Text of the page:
A leadership conference headlined by Richard Branson, Boost Juice founder Janine Allis and Michelle Bridges over the weekend has been slammed on social media by attendees in Melbourne and Sydney for including too little substance.
The National Achievers Conference 2015, held in Sydney last Tuesday and on Melbourne on Saturday, was billed as a chance for attendees to hear from some of the best-known and respected business leaders, with most tickets costing hundreds of dollars.
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The event’s official hashtag #nac15, used by attendees at Melbourne’s event on Saturday, reveals many attendees were unimpressed with various speakers, with many referring to talks as sales pitches and some even walking out in apparent disgust.
The NAC Australia’s Facebook page was also inundated with bad reviews following last week’s event in Sydney, with more than one reviewer referring to the event as a “con job”.
“This was one of the worst events I have ever paid to go to… This event was pitched as a conference to hear inspirational speakers and learn, but turned out to be a series of overly salesy info-mericals . A joke and a poor excuse for a conference,” one reviewer posted.
Congress organisers were also called out for not responding quickly enough to the negativity on Twitter.
Jessica Humphreys, a small business owner who attended the Melbourne conference, told SmartCompany this morning it was “hands down the worst event I’ve been to”.
Humphreys, who runs a PR and consultancy business called Social Concepts, says it was the first time she has attended an NAC conference and will probably be her last.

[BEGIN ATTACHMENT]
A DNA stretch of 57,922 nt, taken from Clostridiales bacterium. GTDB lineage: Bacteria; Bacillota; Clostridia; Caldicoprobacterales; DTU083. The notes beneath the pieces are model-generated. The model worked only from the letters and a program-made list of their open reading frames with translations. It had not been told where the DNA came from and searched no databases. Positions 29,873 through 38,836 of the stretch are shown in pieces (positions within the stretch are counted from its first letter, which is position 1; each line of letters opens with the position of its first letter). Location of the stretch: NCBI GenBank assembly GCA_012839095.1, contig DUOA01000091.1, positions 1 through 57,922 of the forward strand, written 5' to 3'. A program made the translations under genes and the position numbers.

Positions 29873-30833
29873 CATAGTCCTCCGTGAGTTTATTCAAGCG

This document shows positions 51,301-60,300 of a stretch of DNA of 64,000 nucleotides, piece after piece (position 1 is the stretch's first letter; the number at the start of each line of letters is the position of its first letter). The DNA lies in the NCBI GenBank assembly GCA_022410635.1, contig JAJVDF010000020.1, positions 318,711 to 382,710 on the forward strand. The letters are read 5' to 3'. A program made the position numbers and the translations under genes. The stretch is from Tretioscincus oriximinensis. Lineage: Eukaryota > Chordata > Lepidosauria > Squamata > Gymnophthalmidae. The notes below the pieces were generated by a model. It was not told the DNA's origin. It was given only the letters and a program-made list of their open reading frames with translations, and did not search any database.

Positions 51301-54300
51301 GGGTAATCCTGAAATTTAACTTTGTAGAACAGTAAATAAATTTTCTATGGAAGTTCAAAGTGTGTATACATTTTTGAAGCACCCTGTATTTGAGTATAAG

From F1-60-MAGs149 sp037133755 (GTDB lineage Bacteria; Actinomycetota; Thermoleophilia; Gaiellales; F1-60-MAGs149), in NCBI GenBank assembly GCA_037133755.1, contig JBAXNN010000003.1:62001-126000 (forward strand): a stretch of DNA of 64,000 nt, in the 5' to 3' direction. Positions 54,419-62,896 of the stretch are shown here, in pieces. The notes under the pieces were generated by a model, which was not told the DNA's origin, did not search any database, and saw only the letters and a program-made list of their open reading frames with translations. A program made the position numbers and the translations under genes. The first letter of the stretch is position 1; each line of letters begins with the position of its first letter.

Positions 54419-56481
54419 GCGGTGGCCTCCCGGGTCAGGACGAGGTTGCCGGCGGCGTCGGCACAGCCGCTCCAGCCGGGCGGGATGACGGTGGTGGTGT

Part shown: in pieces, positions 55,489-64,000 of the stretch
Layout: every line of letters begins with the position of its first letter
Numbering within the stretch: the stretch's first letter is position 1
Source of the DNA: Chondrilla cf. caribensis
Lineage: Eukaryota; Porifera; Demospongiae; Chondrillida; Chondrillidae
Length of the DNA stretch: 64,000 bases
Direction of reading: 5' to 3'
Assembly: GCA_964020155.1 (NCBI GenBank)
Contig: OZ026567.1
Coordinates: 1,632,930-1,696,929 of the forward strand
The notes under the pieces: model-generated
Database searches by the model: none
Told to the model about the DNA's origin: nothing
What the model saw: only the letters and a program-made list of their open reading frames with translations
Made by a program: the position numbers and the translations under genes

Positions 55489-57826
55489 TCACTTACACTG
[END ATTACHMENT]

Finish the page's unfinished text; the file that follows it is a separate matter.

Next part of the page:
She says the main issue was the substance of the event seemed only to bookend the day.
“It was literally seven hours of infomercials,” she says.
“I understand there are really big challenges with an event to organise, but clearly they didn’t do research about speakers it had.”
Humphreys says her ticket cost about $200 but more than the lack of value for money, she regretted the waste of time she felt it had been.
“As a small business owner, my time is worth something,” she says.
Humphreys also believes a large majority in the audience, which she estimated to be over 1000 people, were dissatisfied with the event.
“I’d say the large majority did not get value from it – we weren’t interested in investing in US property – it wasn’t relevant to us,” she says.
“The other thing is I would go as far to say these salesmen speaking had extensive periods of time (compared to the speakers such as Branson).
“I can’t get my head around it, I’ve never seen anything run so badly.”
But for Humphreys the number one thing was the social media silence.
“When we sat down were told to be involved, to post on social media,” she says.
“But when expressing concerns, we were met with complete silence.”
She describes it as “really infuriating” not to be acknowledged online.
“That upset me more than how poorly the event was run itself,” she says.
“They could have easily acknowledged the sentiment.”
Humphreys says the fallout from the social media silence also included people starting to call Richard Branson and Janine Allis into question for being part of the event.
Yvonne Adele, a professional speaker for 16 years and MC, told SmartCompany this morning while she wasn’t at the event she had noticed the social media backlash being ignored.
She says the organisers could have dealt with it differently.
“In an instant it could flip negative sentiment to positive, by saying we hear you, we need to be more vigilant about vetting speakers,” she says.
“If it just had have said, ‘my bad’, all those people would have stopped.”
Adele says as a professional speaker at similar events she had “never seen anything like it”, and believes the conference might have crossed a line in terms of focusing on sales rather than substance.
“There’s a fine line between having a duty to an audience which paid money to see speakers, giving them value for money and allowing a sponsor to have a platform to sell stuff,” she says.
SmartCompany contacted the organisers of the National Achievers Conference but did not receive a response prior to publication.
This article was originally published on SmartCompany.